This would have been unnecessary if the first part had actually happened, because, as the judge noted:
“A determination of invalidity had supposedly already been made. However if the passage I have quoted at above – to the effect that the addressing of the envelope was the problem - was a creation thought up at some later time and inserted at an early place in the minutes in a clumsy attempt to justify a decision actually based on character, and inserted at a time when the committee realised they were to be called to task for a wrongful assumption of power, then the existence in the minutes of a “decision” in these terms makes some sense.”
The minutes also said that the committee hadn’t opened the letter, then went on to include details from the letter. The judge noted:
“The secretary is in the impossible situation of pretending that the detail of the nomination form was not available at the meeting because the envelope was not opened but the detail from the form is there in the minutes, minutes that she recorded.”
The annals of Australian law record few more thorough eviscerations.
When individuals get into arguments with committees, the advice of the Institute of Community Directors Australia is invariably that they should think very, very carefully before taking the committee to court. But this case, up to this point, seems a robust counter to that advice – the judge found overwhelmingly that the committee was wrong wrong wrongitty wrong with wrong sprinkles on top.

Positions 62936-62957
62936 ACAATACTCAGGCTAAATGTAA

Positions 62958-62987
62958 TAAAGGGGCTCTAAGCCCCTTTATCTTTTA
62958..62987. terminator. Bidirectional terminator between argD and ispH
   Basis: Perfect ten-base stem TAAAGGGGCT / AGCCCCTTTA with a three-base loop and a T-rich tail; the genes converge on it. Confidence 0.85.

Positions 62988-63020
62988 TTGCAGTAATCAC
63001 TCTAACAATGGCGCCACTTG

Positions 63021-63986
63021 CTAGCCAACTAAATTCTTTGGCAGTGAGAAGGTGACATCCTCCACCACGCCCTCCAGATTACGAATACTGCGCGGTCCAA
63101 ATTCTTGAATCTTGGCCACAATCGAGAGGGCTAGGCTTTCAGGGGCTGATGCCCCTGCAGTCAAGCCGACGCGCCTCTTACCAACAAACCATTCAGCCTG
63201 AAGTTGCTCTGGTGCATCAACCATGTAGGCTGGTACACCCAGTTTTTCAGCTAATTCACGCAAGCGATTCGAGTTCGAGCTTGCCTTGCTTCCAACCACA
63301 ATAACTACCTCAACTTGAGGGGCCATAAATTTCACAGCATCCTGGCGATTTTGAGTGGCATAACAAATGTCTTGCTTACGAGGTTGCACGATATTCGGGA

So what happened next?
At this point in the judgement, the reality of NFP life re-emerged.
Mr Feyen wanted a re-run of the election at a special general meeting. That would have been fair, but the year was nearly over, and if there had been a new election, the new committee would have had only a month to run before the ordinary AGM and the routine election. Not much point in that.
The judge couldn’t bounce the wrongdoers off the current committee, or say they couldn’t stand again at the AGM – that would be intervening far too much in the affairs of an independent association.
And of course while the judge could say that Mr Feyen was entitled to stand, he couldn’t order the members to elect him.
In the end, all the judge could do was order that the decision of the committee was void, that the committee had breached the rules, and that the president had to tell the members exactly that before they came to elect the next committee at the next AGM.
That was back in 2016.
Today, several years later, Greg Charlton, the president of the QSMA (sorry, the Queensland Sapphire Miners Association – have to get it right) is the same person who headed the organisation during the court case, which suggests that his association with that omnishambles hasn’t done him much harm with his electorate.
- Read your constitution generously with regard to members’ rights, and don’t take a stand on trivial details. That’s not how contract law works.
- Negotiate. Compromise. Settle. Lawyers are almost never a good idea.
More Case Watch files and legal tips: communitydirectors.com.au/tools-resources/legal